In this article we will present you illustrations of stretching poses and provide you instructions and commentaries.
Check the part 2 as well, which is going to finish the exercise drawings, discuss smart stretching and provide general guidelines on how and when to stretch.
1. Pushing Against a Corner
Stand in front of a wall, its corner more precisely, and raise your arms out in the form of a cross (90 degrees abduction). Lean forward and bring the torso slowly closer to the corner.
This stretching exercise is pretty simple and it involves both pectoralis majors and the anterior portion of the deltoids and the arms.
In case you flex your elbows and you push through the elbows, the arm flexors won’t undergo any stretching.
Many people make the following mistake while doing this exercise: they remain with the feet stationary allowing the torso to fall forward.
You should do this exercise properly by moving forward slowly with small steps and by bringing at the same time the entire body closer to the corner with the arms lifted, or else you would be forcing the pectoralis muscles to contract so that they maintain the posture, when what you needed to do was to relax them so that they are adequately stretched.
2. Traction With Back to Bar
Standing, hold the bar behind your back with a pronated grip (palms facing backwards) and gradually let the body fall both forward and downward.
This pronated grip we mentioned is important because it allows you to avoid having the movement obstructed by the elbow flexors, like the biceps brachii.
If you opt for the supine grip, you will also stretch these muscles, which is something that you must do extremely carefully.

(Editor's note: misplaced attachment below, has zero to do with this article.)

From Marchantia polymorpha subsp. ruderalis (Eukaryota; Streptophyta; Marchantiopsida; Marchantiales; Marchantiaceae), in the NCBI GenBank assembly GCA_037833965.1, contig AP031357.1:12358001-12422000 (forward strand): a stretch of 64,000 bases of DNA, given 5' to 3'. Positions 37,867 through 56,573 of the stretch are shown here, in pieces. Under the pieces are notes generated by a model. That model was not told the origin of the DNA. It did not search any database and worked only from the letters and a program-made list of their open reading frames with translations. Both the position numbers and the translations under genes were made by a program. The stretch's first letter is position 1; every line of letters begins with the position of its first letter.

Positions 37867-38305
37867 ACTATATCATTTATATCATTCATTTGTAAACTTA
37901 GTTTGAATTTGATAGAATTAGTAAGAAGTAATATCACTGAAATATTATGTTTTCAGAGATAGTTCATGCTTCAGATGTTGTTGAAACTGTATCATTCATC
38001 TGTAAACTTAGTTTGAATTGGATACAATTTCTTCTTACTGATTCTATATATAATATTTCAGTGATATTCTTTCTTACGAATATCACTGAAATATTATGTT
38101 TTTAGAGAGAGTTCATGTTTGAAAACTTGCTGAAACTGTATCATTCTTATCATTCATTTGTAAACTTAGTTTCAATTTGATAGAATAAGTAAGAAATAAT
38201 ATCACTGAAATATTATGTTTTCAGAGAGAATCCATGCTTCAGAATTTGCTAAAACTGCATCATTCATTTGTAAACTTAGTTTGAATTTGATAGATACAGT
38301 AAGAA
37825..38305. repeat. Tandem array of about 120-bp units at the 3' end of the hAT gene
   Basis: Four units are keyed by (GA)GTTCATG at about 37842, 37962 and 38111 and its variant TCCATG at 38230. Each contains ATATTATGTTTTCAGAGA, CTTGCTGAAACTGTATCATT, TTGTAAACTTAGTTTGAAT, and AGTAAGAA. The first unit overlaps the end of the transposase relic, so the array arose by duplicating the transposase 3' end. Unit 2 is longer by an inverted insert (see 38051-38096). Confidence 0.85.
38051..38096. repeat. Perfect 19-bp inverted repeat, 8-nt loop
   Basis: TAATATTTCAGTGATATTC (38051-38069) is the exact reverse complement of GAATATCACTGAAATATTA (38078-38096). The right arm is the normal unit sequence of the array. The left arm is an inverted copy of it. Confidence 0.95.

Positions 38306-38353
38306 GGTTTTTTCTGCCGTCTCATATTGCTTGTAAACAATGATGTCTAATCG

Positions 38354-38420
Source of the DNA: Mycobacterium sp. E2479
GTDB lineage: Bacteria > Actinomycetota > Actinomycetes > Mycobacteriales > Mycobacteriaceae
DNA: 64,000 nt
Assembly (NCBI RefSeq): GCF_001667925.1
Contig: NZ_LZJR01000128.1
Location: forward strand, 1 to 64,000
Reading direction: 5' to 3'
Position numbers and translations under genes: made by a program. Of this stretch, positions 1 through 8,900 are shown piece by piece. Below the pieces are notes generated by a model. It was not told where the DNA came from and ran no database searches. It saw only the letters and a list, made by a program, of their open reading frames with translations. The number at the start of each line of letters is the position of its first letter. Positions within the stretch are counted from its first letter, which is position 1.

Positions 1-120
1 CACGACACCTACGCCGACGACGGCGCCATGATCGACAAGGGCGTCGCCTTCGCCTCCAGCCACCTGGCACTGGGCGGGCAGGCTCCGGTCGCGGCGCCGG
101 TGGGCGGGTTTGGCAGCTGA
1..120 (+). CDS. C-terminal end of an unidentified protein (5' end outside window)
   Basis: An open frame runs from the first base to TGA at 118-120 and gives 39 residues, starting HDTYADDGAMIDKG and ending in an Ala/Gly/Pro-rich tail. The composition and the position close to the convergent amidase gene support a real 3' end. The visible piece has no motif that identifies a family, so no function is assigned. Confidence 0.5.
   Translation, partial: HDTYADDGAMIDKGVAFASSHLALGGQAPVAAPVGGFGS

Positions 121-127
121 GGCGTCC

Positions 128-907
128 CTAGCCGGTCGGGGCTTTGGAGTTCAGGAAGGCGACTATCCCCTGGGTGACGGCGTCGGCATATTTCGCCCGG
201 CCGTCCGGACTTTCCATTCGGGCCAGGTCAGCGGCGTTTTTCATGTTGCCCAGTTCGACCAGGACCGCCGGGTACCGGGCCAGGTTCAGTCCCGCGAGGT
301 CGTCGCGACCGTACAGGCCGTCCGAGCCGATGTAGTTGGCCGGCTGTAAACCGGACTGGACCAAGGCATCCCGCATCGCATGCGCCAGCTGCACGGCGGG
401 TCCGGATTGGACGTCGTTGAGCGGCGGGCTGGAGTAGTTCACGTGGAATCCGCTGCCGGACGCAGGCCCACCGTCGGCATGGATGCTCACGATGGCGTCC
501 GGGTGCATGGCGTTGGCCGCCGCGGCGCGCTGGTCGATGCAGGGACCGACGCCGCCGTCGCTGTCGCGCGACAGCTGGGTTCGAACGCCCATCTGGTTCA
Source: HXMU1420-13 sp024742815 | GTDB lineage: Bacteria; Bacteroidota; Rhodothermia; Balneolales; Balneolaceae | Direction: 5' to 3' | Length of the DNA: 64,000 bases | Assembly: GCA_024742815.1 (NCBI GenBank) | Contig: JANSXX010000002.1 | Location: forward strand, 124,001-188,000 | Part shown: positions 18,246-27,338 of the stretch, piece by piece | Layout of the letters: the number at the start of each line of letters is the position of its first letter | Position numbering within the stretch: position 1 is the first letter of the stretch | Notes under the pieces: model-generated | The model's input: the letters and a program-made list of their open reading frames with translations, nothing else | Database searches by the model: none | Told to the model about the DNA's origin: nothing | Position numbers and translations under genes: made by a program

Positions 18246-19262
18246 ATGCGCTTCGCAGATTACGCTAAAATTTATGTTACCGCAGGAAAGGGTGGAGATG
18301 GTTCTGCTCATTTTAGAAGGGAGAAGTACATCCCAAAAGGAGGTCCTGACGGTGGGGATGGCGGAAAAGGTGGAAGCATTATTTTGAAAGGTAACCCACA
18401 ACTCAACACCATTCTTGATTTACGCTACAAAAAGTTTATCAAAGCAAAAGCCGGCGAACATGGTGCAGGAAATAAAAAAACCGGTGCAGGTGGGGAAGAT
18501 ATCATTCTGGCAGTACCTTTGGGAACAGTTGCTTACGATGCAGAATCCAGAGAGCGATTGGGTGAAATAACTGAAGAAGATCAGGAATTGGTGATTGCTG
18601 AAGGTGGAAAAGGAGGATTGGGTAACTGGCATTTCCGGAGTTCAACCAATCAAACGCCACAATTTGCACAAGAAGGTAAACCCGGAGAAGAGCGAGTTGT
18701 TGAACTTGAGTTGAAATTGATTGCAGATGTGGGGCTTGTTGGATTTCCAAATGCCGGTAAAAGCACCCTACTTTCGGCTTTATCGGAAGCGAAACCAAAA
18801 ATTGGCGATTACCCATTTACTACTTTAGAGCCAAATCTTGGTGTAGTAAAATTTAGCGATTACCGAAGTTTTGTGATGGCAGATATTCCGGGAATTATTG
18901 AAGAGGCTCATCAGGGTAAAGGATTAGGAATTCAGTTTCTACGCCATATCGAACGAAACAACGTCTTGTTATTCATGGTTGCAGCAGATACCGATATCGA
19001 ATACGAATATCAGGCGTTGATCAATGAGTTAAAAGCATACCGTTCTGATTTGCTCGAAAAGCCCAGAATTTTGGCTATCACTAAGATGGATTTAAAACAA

This is a stretch where you also work the deltoids and other minor muscles of the shoulder, especially in the anterior region of the shoulder.
You should remember that if the bar is placed too low, the movement of the torso needs to be accompanied by a progressive bending of the knees, allowing a better extension of the arms.
3. Hyperextension of Shoulders
Stand and hold a wooden bar behind your body with a pronated grip (palms facing backward). Gradually lift the arms in extension until you are able to feel the stretch in the pectoral area.
Due to the pronated grip, you will prevent the movement from being slowed by elbow flexors, which would obtrude more intensely if you held the bar with a supinated grip.
This is an exercise that resembles the Traction With Back to Bar, but now the movement of your own muscles, instead the gravity, is the one that creates the traction of the arms.
In a similar way, the position and the movement also work the shoulder, particularly the anterior part of the deltoid.
Just like when it comes to other stretching exercises, the individual that performs the stretch must refrain from bouncing in a try to reach further limits.
4. Arms Behind the Head Extension With Assistance
Sit on the ground or on the bench and place your hands behind your head in a pronated grip, your elbows being at the height of your head.
The person who assists you should stand behind you and grab a hold of both of your hands and pull them at the same time upward and backward, keeping your back still against their legs or the rear.
A pronated grip is being used for this exercise.
Just like all stretching exercises for pairs, this one also must include precise force applied by the partner. It is also important that the assistant observes the person and their reaction pretty closely and assesses the limitations of mobility with great caution.
The right way to assist in this exercise is to grab hold of the arms only, not the elbows, in the lower triceps region more precisely.
In case you assist with this stretching exercise performance you should know that you should not push the knee into the back, as it will force arching of the back.